Birth-place of J. J. Rousseau at Geneva. (vol. ci. the accompanying sketch, may not be “ There are many excellent and sh? altogether without interest; if so, I goldsmiths here also ; but above all thiss shall be gratified by their insertion in
fire-arms are here made in perfection, sed your valuable Magazine.
as harquebuses, pistols, musquets, and the Yours, &c. Dudley Costello. like, and many gentlemen provide thes
selves from hence." Mr. URBAN,
At the present day, the goldsmiths Dec. 15.
eclipse the other artisans. THE accompanying view of the house at Geneva, in which Jean The street itself has received its
To return to Rousseau's house. Jacques Rousseau was born, is copied
name from the memorable nativity in from the card of “Gebel Benoit et Comp au 2me étage de
this mean-looking house, which is cette maison tiennent horlogerie et piéces à
now No. 69 in the Rue Jean Jacque musique.”
Rousseau. There is this inscription,
on a small marble tablet over the door: Isaac Rousseau was also a watchmaker in this same house ; where he
ICI EST NE JEAN JACQUES ROUSSEAD had been settled only ten months be
LE XXVIII JUIN M.DCC.XII. fore the birth of his celebrated son, Yours, &c.
J.G. having resided for some time previously in Constantinople, where he was employed for the seraglio.
Dec. 5. It appears that the manufacture of NOTICE having been given by two watches was one of the principal of the City Members of bringing in a trades of Geneva as early as 1681; Bill immediately after the recess, codfor in “The Present State of Geneva, taining some legislative provisions for a curious old guide-book published in regulating the speed of Steam Vesses that year in duodecimo, are the fol- in the Port of London, perhaps you lowing passages :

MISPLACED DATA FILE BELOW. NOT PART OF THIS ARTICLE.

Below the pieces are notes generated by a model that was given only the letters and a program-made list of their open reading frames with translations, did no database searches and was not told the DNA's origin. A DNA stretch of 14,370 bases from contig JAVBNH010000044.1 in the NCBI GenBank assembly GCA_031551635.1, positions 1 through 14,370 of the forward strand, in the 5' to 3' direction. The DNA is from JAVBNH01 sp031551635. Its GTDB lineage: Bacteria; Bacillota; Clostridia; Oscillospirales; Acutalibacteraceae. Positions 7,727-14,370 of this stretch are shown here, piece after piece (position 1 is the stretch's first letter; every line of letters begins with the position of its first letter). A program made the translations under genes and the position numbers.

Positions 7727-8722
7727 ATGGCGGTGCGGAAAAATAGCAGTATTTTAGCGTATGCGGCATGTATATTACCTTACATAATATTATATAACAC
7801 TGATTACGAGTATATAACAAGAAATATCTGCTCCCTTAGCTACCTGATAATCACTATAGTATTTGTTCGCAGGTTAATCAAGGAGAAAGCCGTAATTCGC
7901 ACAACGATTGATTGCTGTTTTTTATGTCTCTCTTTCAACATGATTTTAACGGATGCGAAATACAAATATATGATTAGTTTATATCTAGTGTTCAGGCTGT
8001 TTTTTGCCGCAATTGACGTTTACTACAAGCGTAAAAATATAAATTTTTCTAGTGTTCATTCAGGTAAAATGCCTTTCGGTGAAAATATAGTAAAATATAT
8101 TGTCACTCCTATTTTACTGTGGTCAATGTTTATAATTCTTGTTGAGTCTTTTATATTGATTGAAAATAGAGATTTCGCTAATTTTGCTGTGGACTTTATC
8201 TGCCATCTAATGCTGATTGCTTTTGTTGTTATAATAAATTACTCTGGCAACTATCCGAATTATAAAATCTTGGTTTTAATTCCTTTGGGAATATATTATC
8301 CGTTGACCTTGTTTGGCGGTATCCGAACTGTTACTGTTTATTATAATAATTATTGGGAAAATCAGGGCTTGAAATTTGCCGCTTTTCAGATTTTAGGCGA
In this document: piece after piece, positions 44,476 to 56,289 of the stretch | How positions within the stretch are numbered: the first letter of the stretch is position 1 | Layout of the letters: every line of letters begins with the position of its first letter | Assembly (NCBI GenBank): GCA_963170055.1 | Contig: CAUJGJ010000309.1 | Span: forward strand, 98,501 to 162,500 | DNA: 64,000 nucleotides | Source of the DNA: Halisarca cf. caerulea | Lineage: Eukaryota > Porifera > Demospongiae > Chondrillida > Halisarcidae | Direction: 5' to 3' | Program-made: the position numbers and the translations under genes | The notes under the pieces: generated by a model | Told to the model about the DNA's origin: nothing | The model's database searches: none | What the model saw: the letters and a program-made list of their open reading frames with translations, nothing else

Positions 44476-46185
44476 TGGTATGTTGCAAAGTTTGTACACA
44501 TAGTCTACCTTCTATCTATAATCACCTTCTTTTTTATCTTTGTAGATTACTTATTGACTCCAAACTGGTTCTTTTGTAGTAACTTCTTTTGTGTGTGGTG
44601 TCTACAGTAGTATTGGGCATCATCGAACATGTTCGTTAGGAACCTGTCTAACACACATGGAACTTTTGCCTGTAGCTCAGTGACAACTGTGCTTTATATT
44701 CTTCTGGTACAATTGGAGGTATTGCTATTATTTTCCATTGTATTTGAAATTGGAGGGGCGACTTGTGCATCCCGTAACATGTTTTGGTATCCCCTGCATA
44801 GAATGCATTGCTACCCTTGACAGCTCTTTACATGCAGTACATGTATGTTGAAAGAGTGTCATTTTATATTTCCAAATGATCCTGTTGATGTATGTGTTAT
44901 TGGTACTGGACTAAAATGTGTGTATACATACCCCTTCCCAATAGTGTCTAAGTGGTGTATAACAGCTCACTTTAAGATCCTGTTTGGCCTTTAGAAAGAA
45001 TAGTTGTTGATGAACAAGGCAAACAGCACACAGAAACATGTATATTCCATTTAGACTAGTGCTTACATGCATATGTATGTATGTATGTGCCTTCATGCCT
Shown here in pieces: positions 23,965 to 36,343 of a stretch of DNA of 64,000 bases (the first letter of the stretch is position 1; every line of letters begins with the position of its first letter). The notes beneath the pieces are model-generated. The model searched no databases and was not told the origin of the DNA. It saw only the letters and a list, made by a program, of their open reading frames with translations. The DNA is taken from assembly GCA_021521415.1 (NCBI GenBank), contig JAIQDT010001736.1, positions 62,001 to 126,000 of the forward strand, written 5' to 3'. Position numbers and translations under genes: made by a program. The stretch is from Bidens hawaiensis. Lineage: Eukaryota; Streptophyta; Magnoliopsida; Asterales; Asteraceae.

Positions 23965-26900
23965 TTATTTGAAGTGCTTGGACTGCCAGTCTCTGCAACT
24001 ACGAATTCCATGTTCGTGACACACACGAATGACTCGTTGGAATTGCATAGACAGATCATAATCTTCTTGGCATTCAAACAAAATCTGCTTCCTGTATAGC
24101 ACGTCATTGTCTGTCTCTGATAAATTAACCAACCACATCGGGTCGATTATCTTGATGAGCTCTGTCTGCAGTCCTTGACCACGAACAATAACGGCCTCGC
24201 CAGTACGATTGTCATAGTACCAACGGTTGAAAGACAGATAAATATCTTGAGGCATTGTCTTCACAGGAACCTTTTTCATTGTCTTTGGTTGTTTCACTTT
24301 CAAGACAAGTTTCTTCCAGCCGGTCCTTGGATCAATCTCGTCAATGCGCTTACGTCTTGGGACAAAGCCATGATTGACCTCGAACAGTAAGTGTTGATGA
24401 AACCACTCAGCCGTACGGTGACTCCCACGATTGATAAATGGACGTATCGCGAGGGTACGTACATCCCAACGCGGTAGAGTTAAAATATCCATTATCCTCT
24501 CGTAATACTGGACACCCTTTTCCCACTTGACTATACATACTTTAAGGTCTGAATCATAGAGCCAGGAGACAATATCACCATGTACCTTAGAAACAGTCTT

will not consider a page of your valu. “The people of Geneva are very indus- able Magazine unworthily appropritrious, and since they have not land enough ated to a few remarks on the subject, to take up their time in agriculture and hus- from a constant yet disinterested obbandy (sic), as other States of larger terri- server of the Thames Navigation. tories have, they apply themselves sedu- From the great convenience affordel lously to the improvement of handy.craft to the inhabitants of London, more trades.
especially those whose means enable “Clock and watch-making is a trade of them to take trips to the sea-side for great esteem, and of masters and servants
health or pleasure, people are there are above three hundred that follow
much inclined to consider the compethat occupation; of whom there are some
tition of rival Steam Companies as a that drive a good trade by it, not only in all the countries of Europe, but also in Turkey, public benefit, without taking into acPersia, and other remote kingdoms. It is
count the vast number of labourers pecessary that such as come hither to buy, who are thrown out of employ,—the have their eyes in their heads, if they would loss of capital sustained by coachnot be cheated, because there are bad as masters, ,-or the loss of lives and prowell as good artists among them.
perty on the river, through the mis
“ This town has a considerable trade in gold chains and trinkets, and the purity of the gold in the minutest article is very superior to the gold employed in similar articles manufactured in England. This fact merits particular attention.